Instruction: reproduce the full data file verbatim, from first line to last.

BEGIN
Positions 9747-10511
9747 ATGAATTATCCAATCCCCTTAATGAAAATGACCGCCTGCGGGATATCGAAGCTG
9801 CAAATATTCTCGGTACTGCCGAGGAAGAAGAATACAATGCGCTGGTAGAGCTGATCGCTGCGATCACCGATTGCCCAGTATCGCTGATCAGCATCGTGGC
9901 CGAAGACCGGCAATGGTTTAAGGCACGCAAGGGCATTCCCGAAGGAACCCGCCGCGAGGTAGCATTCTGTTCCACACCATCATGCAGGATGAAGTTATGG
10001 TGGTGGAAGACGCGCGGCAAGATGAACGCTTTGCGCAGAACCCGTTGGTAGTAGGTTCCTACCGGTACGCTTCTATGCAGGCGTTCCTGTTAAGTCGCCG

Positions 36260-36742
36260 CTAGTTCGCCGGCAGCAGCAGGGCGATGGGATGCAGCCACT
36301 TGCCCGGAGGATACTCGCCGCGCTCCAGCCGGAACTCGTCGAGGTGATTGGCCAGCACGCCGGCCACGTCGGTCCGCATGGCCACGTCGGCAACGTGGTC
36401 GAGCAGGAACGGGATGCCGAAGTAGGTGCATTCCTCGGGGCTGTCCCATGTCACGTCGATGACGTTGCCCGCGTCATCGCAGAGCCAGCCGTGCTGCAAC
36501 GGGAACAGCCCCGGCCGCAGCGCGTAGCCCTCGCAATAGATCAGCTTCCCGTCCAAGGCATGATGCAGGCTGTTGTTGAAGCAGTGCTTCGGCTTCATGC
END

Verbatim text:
Positions 9747-10511
9747 ATGAATTATCCAATCCCCTTAATGAAAATGACCGCCTGCGGGATATCGAAGCTG
9801 CAAATATTCTCGGTACTGCCGAGGAAGAAGAATACAATGCGCTGGTAGAGCTGATCGCTGCGATCACCGATTGCCCAGTATCGCTGATCAGCATCGTGGC
9901 CGAAGACCGGCAATGGTTTAAGGCACGCAAGGGCATTCCCGAAGGAACCCGCCGCGAGGTAGCATTCTGTTCCACACCATCATGCAGGATGAAGTTATGG
10001 TGGTGGAAGACGCGCGGCAAGATGAACGCTTTGCGCAGAACCCGTTGGTAGTAGGTTCCTACCGGTACGCTTCTATGCAGGCGTTCCTGTTAAGTCGCCG

Positions 36260-36742
36260 CTAGTTCGCCGGCAGCAGCAGGGCGATGGGATGCAGCCACT
36301 TGCCCGGAGGATACTCGCCGCGCTCCAGCCGGAACTCGTCGAGGTGATTGGCCAGCACGCCGGCCACGTCGGTCCGCATGGCCACGTCGGCAACGTGGTC
36401 GAGCAGGAACGGGATGCCGAAGTAGGTGCATTCCTCGGGGCTGTCCCATGTCACGTCGATGACGTTGCCCGCGTCATCGCAGAGCCAGCCGTGCTGCAAC
36501 GGGAACAGCCCCGGCCGCAGCGCGTAGCCCTCGCAATAGATCAGCTTCCCGTCCAAGGCATGATGCAGGCTGTTGTTGAAGCAGTGCTTCGGCTTCATGC